Patrice Graves was introduced to photography “about 20 years ago” in high school while working at Ritz Camera. “At the camera store we would develop a film in a dark room and repair cameras,” she said. Snapping memories took a backseat to life after that part-time job ended.
The art of capturing an image re-entered Graves’ life after the death of her grandmother. During the grieving process, Graves became depressed after feeling she didn’t have many personal photos of her grandmother. “I decided I wanted to make sure I capture most moments for keepsake,” Graves said. Added motivation to pick up a camera came from those close to her. “I would show family and friends pictures I took years ago. They would be so grateful I kept the photo for that long. The old photos would become a social piece to engage in conversation when I would have company.”
Graves attributes meeting Bobby Roach while interning at Danville Community College as a pivotal moment in her photography journey. “Bobby Roach was like a mentor to me. I would help with the college publications. Take photos and help with media. That’s when I decided to commit and start my photography business in August 2023.” Her photography is a product of the essence of every celebration she captures. Graves added, “Leaving you with masterpieces to be cherished for a lifetime.”
Originally from Wilmington, Delaware, Graves has called Danville home for the last 13 years. Along with her husband, Robert, she has 5 children. The area provides an unlimited number of canvases for her to use as inspiration.
Graves has a fondness for many styes of photography, but one stands out. “I tend to specialize in portrait photography. Shooting portrait style allows me to interact with people. I’m a social and friendly person who enjoys people and is not afraid to be around crowds.” She uses the portrait to nail the subject’s personality. Graves continued, “I aim to personalize experiences and leave a lasting impression.”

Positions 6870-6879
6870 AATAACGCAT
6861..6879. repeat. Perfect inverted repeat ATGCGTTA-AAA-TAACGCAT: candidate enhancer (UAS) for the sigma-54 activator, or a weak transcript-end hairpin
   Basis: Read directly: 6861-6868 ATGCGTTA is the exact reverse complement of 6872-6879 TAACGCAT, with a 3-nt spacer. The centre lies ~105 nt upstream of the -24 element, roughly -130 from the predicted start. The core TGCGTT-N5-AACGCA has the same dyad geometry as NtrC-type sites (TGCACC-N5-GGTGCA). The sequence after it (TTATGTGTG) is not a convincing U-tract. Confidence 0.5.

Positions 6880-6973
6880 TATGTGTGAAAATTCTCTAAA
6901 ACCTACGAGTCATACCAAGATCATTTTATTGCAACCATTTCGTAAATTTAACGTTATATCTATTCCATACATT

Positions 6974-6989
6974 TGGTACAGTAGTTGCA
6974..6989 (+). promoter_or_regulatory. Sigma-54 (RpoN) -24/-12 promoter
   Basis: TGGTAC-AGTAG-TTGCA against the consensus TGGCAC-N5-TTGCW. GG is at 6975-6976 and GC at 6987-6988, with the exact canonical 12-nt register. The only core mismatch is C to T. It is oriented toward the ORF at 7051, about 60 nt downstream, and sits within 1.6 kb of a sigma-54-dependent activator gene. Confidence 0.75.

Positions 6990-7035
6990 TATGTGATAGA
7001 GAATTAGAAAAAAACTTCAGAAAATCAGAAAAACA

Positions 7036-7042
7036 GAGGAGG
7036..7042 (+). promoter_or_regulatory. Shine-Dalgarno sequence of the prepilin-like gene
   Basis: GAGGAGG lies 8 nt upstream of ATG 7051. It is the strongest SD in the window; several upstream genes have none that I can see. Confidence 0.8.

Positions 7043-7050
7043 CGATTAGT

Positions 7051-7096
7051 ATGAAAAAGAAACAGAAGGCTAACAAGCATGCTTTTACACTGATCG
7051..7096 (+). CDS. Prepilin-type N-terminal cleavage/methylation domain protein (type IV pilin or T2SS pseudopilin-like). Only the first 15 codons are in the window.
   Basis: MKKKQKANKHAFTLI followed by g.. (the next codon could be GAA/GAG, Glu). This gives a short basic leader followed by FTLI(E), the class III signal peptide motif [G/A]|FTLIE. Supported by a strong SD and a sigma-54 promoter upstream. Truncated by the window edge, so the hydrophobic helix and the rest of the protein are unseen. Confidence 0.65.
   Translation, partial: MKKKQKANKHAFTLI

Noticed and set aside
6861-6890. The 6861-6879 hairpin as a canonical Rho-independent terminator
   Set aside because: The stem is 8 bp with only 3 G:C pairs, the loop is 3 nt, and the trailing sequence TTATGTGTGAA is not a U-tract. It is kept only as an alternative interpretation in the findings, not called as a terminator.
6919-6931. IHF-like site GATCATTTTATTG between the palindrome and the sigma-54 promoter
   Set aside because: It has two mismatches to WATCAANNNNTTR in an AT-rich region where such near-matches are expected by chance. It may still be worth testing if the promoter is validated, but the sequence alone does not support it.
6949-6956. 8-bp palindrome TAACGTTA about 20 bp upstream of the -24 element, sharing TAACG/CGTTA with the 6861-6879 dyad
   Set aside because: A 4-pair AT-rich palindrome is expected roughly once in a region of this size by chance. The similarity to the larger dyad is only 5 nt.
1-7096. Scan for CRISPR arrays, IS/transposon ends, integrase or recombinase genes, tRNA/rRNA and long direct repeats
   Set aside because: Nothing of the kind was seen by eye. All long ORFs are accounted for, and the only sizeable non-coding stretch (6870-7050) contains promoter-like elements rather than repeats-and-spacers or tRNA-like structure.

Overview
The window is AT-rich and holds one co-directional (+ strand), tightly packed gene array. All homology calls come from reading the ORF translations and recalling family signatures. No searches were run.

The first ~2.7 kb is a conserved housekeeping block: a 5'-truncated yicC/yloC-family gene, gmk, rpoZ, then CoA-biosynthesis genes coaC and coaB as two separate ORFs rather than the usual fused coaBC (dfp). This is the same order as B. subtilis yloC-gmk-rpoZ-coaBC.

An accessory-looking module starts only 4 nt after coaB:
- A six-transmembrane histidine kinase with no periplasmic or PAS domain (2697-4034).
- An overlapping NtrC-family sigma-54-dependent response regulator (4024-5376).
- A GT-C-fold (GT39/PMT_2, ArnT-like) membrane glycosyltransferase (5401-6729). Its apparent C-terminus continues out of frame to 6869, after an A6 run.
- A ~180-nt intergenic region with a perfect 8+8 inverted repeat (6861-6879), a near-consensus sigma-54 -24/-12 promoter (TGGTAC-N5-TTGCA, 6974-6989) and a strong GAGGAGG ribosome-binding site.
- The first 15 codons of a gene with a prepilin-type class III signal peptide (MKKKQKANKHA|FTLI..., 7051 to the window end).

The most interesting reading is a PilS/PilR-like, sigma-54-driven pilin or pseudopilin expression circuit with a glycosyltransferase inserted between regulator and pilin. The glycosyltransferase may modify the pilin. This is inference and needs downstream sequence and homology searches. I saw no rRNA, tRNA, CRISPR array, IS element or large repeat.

For her, the perfect photo has 3 key elements. The image must be non-altered. It must show emotion. And most importantly, it needs to be a “clean, crisp photo that tells a story.”
Creativity is another crucial tool in a photographer’s camera bag. To Graves, creativity holds a certain element of individuality topped with authenticity. She feels a group of photographers could be asked to get creative with the same subject and every image would have its own identity. “You’re able to have your own creative perspective and have fun all at the same time.”
Ideas aren’t scarce for Graves. She uses each photographic opportunity to construct an unforgettable moment. “Whether it be a wedding shoot or a community event, I ask myself, ‘How the client would want to remember this day.’” Her philosophy of photography is rooted in the belief that “every client is unique, and their stories deserve to be told with passion and authenticity.”
Graves remembers the days back at Ritz Camera and aspiring to be a professional photographer. Her advice to up-and-coming photographers is to never compare or compete with others. “We all create, edit, and photograph in different ways. Be inspired by other photographers and do not doubt yourself. God made each individual unique for a reason—to be different. Have a vision to inspire joy.”
Graves hopes that people will find the genuine elements that resonate within her work. “I try not to alter photos too much. Altering photos take away from the photo being authentic. If I decide to alter or edit a photo, I try to edit at a minimum. And above all, that I am a passionate professional who genuinely values every detail.”